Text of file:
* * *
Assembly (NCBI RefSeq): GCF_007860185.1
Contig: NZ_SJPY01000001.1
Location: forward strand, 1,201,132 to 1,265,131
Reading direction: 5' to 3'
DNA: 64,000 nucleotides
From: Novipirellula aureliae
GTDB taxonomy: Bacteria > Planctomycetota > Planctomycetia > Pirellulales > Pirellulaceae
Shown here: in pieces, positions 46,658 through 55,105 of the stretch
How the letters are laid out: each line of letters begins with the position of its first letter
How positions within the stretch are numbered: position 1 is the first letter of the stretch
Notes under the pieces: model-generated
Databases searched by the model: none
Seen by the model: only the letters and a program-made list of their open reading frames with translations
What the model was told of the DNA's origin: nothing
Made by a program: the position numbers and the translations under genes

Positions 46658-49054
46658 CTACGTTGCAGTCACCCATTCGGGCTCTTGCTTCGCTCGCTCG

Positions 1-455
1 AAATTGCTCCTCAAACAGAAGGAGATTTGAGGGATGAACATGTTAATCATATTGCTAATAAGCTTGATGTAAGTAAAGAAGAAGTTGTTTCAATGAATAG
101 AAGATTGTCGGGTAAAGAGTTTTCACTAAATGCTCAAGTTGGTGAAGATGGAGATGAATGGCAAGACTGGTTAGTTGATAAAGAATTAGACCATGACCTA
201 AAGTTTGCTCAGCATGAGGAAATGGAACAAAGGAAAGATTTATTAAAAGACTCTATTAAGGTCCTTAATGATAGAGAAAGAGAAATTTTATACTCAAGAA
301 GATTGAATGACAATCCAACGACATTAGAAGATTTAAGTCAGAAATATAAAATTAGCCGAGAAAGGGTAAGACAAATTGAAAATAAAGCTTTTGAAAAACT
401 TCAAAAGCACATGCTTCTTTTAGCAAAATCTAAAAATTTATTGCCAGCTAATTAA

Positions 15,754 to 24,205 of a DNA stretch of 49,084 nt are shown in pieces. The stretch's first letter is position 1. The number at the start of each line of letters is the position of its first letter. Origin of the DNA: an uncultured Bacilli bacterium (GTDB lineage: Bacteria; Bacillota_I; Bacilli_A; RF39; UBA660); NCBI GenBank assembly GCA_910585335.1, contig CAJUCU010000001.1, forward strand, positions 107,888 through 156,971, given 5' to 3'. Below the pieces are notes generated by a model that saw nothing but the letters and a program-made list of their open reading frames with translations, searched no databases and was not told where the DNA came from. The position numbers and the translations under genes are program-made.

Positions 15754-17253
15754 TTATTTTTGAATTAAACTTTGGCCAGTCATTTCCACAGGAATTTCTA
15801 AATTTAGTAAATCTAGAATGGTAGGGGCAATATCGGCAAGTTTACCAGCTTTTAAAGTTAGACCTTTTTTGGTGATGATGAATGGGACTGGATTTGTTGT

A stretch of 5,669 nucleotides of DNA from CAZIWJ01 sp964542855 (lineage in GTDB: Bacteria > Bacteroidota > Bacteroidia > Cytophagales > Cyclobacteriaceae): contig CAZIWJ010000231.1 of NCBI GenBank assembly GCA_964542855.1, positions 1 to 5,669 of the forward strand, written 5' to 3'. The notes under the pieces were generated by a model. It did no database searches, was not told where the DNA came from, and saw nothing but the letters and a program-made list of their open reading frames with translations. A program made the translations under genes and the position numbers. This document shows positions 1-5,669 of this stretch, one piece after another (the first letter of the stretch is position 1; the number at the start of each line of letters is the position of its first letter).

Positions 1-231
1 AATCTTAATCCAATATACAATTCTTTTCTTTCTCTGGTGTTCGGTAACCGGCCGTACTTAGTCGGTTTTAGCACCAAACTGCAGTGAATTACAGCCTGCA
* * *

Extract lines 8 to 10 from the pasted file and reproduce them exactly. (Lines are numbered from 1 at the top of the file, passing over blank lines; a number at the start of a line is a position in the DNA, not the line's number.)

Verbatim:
Shown here: in pieces, positions 46,658 through 55,105 of the stretch
How the letters are laid out: each line of letters begins with the position of its first letter
How positions within the stretch are numbered: position 1 is the first letter of the stretch